Monday, 9 March 2020

Movie REVIEW: Kishiryu Sentai Ryusoulger the Movie: Time Slip! Dinosaur Panic!!

Kishiryu Sentai Ryusoulger the Movie: Time Slip! Dinosaur Panic!!

With Kishiryu Sentai Ryusoulger being the fourth time around for the whole dinosaur Sentai thing, it's gotten to the point where there's naturally going to be some repetition no matter how different the stories are. Two things are almost certain – there's going to be a brand new reason for the dinosaurs' extinction, and at some point the team are going to come face to face with these prehistoric creatures. For Ryusoulger both these things are revealed in their summer movie, Kishiryu Sentai Ryusoulger the Movie: Time Slip! Dinosaur Panic!!. Released as part of the annual double-bill alongside Kamen Rider Zi-O: The Movie: Over Quartzer, Ryusoulger's first big screen outing is one with little bearing on the series as a whole but a nice little addition to the history of the Ryusoul Tribe.

Extinction of the dinosaurs!Yuno, a traveller from the past

65 million years ago, the battle between the Druidons and the Ryusoul Tribe wages on as a meteorite of apocalyptic proportions approaches Earth. In the present day, a trip to the museum proves especially eventful when a fossil cracks open and leads to the resurrection of Yuno – a member of the Ryusoul Tribe from all those years ago.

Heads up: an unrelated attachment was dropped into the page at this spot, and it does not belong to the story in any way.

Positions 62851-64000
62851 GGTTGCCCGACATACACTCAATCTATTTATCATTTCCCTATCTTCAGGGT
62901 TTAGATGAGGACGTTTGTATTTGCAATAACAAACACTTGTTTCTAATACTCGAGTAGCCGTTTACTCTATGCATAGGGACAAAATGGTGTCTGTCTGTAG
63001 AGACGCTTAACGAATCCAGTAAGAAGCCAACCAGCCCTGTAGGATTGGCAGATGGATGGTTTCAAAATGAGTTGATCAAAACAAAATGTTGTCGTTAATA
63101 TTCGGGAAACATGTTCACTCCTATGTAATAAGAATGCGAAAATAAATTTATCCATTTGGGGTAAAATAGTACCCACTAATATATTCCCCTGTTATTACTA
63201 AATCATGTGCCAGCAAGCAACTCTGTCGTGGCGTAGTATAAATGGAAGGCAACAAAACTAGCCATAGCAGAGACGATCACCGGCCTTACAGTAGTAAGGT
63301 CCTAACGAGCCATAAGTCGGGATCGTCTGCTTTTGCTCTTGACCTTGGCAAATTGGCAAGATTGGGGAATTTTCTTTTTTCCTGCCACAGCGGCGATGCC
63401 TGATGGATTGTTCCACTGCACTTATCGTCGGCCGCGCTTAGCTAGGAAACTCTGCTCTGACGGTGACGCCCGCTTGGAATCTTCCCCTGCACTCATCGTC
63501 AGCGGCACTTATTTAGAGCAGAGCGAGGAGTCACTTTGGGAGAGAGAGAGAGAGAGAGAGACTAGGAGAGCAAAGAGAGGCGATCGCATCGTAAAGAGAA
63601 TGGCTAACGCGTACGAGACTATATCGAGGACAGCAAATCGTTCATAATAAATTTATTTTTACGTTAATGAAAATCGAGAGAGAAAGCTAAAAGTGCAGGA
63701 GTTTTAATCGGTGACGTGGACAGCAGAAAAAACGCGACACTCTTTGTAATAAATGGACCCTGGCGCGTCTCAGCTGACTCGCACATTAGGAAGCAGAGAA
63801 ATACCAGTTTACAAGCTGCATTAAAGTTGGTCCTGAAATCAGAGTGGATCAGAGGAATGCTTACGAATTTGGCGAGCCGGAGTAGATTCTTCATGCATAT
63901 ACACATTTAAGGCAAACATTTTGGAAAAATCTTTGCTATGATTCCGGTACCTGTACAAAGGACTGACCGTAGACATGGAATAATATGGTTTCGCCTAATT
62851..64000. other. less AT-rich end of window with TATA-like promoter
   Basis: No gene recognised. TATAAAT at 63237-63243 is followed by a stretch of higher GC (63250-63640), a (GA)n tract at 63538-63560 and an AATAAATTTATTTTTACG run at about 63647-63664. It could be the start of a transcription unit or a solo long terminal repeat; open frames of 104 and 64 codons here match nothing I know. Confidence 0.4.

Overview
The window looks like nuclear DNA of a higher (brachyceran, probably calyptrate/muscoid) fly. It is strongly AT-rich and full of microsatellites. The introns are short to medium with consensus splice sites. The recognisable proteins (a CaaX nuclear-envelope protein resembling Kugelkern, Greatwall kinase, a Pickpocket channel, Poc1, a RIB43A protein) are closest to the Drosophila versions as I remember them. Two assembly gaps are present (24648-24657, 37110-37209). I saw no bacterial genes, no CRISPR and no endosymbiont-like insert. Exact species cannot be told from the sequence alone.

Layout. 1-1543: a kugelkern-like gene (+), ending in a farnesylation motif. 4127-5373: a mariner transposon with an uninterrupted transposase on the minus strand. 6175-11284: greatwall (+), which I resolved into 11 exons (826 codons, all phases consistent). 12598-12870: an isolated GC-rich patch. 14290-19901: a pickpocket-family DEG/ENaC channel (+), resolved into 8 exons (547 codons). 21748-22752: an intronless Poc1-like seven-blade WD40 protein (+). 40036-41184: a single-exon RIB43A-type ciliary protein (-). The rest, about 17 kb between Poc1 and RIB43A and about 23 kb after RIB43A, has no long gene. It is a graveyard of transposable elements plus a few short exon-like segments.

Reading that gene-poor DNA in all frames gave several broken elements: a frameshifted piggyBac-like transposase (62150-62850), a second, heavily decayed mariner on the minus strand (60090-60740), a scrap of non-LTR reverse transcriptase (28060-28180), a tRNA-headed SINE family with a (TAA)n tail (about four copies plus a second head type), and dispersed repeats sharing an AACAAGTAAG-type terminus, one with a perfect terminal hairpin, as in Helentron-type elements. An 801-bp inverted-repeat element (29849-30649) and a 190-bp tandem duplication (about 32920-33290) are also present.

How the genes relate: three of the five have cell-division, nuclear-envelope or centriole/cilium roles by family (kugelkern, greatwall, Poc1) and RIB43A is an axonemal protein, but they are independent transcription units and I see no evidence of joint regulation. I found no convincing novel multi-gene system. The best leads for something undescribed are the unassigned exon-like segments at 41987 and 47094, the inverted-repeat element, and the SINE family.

As a Minosaur attack thrusts them back in time, the Ryusoulgers clash with Valma – an inventor and Yuno's father who has become convinced that the only way to save their tribe is survival of the strongest. While Koh faces off against the creator of the Gaisoulg armour, the other dino knights unlock the power Kishiryuzin to prevent the Earth from certain destruction.

Ryusoulgers in the pastThe original Gaisoulg

It's a shame that any Super Sentai summer movie only has half an hour to work with, but when it's one as big on ideas as Time Slip! Dinosaur Panic!! the flaws in this rather unfortunate format particularly show. Straight from the get-go it’s blessed with almost the perfect setting, and the film’s brief introduction certainly shows a lot of promise. A large scale conflict between human and Druidon, taking place on both the ground level and with mecha. But as it moves into the present day and prepares the cast for the story ahead, it immediately shows signs of struggling. Disservice to the extra Rangers in these summer movies is common but Canalo is completely written out almost immediately, not even appearing for any of the battle scenes later on. Ui is also written out in similar fashion, but given the show’s general bad handling when it comes to her that at the very least doesn’t feel all that surprising.